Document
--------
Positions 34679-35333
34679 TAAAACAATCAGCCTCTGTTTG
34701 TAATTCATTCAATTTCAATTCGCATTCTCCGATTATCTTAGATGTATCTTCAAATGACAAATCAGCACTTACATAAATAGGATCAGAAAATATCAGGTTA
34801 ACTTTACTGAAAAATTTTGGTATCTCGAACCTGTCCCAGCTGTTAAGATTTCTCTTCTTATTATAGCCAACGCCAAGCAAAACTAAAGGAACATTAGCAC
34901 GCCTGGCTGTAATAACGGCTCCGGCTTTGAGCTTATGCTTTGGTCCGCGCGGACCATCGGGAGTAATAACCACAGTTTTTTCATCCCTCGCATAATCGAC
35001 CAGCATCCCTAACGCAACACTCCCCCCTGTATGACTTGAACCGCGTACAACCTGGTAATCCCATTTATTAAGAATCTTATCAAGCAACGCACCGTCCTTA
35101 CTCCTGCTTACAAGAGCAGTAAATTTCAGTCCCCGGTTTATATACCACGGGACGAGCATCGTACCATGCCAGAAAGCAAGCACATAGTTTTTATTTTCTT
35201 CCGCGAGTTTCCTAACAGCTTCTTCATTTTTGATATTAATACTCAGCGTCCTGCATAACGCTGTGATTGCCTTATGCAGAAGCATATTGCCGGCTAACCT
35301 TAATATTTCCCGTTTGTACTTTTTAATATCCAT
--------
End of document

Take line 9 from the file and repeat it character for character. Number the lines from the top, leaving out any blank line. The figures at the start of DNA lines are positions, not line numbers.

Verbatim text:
35301 TAATATTTCCCGTTTGTACTTTTTAATATCCAT